One of the more surprising problems with the Republican Party is that they behave like a union.
They promote according to seniority – not merit. They can’t get rid of the bad ones, they’ve got no incentive to work hard, and they’re able to get themselves really nice benefits.
When the Republicans won back the Senate in 2014, I thought for sure that they’d challenge Mitch McConnell for Senate Majority Leader. To my knowledge, the idea never even came up. It was just assumed that McConnell would be it. This was just yet another example of the Republicans promoting according to seniority instead of merit.
This was just like how McCain became the nominee in 2008, and Romney in 2012. Obama was incredibly beatable, in my opinion. (Hell, I always thought I would have destroyed him in the debates.) Instead, we got John McCain, who was committed to nice-ing him to death with his “reach across the aisle” approach. Only in the Republican Party would the old guy who’s put in his time be rewarded – despite his small chance of winning.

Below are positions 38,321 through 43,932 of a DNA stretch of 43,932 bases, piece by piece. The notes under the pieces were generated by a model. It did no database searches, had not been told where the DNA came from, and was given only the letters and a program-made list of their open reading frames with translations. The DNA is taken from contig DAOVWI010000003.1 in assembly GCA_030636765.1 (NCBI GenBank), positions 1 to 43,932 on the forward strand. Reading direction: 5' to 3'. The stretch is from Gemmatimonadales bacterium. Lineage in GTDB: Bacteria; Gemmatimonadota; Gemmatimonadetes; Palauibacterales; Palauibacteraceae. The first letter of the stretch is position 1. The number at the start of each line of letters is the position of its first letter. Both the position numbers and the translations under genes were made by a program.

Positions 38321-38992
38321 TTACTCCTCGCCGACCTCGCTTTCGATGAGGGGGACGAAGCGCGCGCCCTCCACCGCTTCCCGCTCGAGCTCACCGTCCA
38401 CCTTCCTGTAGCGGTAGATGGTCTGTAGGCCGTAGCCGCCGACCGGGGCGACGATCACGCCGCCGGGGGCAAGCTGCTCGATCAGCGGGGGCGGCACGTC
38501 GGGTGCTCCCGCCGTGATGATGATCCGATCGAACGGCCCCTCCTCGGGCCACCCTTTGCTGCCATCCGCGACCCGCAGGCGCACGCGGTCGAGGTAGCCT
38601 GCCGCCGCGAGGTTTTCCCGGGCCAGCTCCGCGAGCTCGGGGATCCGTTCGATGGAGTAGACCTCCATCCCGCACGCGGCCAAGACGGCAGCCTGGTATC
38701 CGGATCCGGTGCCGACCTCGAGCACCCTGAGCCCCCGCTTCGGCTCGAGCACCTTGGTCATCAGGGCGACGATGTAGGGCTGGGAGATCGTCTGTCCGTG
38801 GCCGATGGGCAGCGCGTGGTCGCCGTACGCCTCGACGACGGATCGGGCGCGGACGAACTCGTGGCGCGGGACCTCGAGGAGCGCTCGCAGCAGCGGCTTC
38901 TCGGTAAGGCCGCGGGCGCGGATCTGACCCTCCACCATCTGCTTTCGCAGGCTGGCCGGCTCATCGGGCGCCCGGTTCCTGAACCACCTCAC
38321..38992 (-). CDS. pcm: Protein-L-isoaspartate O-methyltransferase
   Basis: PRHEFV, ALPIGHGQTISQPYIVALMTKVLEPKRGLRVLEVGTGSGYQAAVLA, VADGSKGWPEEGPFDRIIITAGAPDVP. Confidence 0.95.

This is the same party that gave George Bush as the answer to Bill Clinton, and most notably, Bob Dole prior to that. Neither seemed to have any understanding of conservatism. Even when they made the right decision, they never provided any evidence they understood why what they were doing was the right thing. (If they did know, they certainly had no inclination to share their logic with the rest of the country.)
The Republican Party is not without its stars. There have definitely always been people who were unafraid to articulate and stand by their conservatism. (Mike Lee, Mark Meadows, and Louie Gohmert, to name a few.) But the GOP has always kept those people in their place for fear of how the media would crush them.
It’s ironic that as the merits of unions – and the inherently corrupt nature of public unions – has become an issue of national debate, it’s clear that the Republican Party conducts its business almost exactly like a union.
And they’re getting the same sorts of results, too.